OK, unplugged - try some new strings. If you can manage it get a slightly heavier set than you have now. If you have 11s, get 12s. That will fatten it up a bit.
Someone will correct me if I have it backwards, but putting Phosphor-Bronze strings on rather than pure Bronze will fatten up the sound a bit.

Ok, now plugged. The first step is to get rid of any gain. Turn the gain on the amp down to 0 and the master volume to 3. Turn the volume on the guitar to about 6 or 7. Strum a chord and hear nothing from the amp, because the gain is zeroed. So strum again and, with the chord still ringing turn up the gain slowly until you can hear the guitar, from the speaker.
It may not be loud, but it should be clean - is it? If it is, we take it another step forward. If not, we'll have to think of something else :shock: :shock:
if i were to get new strings could you recommend which ones would be good?

I have Martin Phosphor-Bronze on my acoustic - 12's.
and do you know if an Hamer Echotone electric guitar would sound equally as good through an acoustic amp?

Electric guitars will sound basically the same as through an "electric" amp, the sound will be very clean, that's all. You find it harder to get any crunch or overdrive.
- what is a preamp? :oops:
- and what would an eq pedal do?

A pre-amp prepares the signal, from the guitar, for the power amp. It boosts the signal and converts the electric signal, so that the power amp can further amplify the sound. It can also be used to create so much pre-amplification, that the signal distorts and creates overdrive, crunch or distortion, depending on the level.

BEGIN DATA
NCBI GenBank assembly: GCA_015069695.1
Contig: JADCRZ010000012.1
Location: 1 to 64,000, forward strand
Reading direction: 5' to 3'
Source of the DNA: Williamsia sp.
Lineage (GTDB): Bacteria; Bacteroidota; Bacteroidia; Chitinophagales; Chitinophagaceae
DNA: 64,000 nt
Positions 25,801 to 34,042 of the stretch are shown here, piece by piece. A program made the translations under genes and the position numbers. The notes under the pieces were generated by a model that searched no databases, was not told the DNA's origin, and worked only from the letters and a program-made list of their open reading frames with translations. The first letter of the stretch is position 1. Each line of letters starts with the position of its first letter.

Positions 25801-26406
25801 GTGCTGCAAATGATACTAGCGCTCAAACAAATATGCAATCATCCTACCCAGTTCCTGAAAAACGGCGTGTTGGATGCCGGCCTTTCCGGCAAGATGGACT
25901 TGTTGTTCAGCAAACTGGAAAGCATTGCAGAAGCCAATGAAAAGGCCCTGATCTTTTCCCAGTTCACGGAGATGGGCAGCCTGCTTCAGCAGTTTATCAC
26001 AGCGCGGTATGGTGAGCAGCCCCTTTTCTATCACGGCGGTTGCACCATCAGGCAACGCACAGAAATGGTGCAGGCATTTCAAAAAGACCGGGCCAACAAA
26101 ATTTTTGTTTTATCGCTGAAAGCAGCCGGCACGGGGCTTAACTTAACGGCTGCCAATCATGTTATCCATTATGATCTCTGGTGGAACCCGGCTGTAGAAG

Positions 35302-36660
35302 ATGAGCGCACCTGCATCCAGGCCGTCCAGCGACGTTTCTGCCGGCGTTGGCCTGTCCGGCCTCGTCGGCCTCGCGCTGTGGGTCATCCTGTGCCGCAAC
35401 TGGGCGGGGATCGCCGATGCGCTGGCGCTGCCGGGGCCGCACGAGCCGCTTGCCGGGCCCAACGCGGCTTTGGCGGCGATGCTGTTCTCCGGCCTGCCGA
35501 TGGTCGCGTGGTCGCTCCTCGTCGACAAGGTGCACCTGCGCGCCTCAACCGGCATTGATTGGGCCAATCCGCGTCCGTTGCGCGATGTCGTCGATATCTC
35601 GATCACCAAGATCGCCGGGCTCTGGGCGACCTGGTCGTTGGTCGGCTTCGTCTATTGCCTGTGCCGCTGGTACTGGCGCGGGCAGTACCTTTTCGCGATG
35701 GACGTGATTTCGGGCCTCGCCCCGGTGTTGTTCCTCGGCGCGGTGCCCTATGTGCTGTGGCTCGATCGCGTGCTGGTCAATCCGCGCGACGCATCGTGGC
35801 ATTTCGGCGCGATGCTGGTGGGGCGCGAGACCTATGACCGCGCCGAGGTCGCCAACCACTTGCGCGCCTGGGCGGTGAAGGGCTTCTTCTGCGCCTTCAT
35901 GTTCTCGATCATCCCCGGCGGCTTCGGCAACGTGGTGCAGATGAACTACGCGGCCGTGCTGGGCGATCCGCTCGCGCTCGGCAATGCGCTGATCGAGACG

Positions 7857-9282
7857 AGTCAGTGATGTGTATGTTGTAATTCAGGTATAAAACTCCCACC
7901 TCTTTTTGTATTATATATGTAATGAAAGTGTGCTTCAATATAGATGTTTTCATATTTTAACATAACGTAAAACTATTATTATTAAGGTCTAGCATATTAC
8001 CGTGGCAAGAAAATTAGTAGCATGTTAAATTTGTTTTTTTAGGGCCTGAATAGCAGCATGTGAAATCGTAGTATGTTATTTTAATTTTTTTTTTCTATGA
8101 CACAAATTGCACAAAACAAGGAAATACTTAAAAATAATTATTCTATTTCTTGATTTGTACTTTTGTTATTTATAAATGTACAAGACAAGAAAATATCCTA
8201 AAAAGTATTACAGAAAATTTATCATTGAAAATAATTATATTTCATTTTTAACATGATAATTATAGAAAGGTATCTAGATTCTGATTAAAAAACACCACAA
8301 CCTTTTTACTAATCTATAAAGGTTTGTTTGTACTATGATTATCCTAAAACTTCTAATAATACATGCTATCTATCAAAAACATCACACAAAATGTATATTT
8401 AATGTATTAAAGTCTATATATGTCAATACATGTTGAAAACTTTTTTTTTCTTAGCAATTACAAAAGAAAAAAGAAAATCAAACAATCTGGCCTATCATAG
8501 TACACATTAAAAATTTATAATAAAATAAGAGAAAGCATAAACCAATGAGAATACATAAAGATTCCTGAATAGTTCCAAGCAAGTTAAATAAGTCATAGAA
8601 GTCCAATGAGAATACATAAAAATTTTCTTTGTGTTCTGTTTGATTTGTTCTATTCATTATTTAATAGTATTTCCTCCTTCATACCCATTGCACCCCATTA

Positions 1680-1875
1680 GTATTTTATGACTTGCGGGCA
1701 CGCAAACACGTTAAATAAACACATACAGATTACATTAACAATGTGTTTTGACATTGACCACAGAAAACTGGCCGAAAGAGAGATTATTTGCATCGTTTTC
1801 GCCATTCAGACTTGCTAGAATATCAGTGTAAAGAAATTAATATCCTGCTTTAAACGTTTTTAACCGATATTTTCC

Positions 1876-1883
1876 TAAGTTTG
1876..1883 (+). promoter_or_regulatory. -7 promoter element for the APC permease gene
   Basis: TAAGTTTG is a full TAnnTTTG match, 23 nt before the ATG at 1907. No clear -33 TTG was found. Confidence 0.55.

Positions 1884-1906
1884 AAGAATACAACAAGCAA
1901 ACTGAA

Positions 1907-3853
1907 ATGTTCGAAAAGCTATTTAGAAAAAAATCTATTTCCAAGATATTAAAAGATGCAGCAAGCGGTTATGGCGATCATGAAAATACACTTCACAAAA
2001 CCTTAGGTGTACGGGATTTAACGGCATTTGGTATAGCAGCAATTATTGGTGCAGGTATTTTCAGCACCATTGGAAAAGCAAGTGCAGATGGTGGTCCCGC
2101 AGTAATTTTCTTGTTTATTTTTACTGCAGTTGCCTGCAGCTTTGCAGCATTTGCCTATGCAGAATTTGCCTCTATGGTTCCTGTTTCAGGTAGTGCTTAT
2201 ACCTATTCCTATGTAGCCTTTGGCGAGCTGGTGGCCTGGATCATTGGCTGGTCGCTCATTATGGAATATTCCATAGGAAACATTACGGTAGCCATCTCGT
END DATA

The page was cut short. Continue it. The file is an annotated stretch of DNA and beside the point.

The "gain" knob is simply a volume control for the pre-amp - by ramping the pre-amp volume up, you create the conditions for distorting the signal - which is what you are currently getting from your amp.

Your amp has a single band equaliser or a 3-band equaliser, already built in. Tha amp makers call the 3 bands bass, middle and treble (the single band is called "Tone")
So an equaliser is just a really flash kind of tone stack, like you have on your amp. The Dano EQ pedal has 7 frequency bands that can be, either, boosted or attenuated (throttled), which gives you far more control over the quality of the signal.
They are relatively cheap, but amazingly useful.
(sorry im pretty useless at this)
thanks
Don't apologise, we all stood, where you are now standing.

I started with nothing - and I've still got most of it left.
Did you know that the word "gullible" is not in any dictionary?
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clocho
(@clocho)
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Topic starter  

thank you :D

i plugged it in.. and did the things you said. But to turn up the gain knob i have to switch on the 'over drive' button (now to be honest i have no idea what this means but it seems to make the sound fuzzier and more 'rocky' on my electric...) so when i turned up the gain for my acoustic it went fuzzy still.. ? :S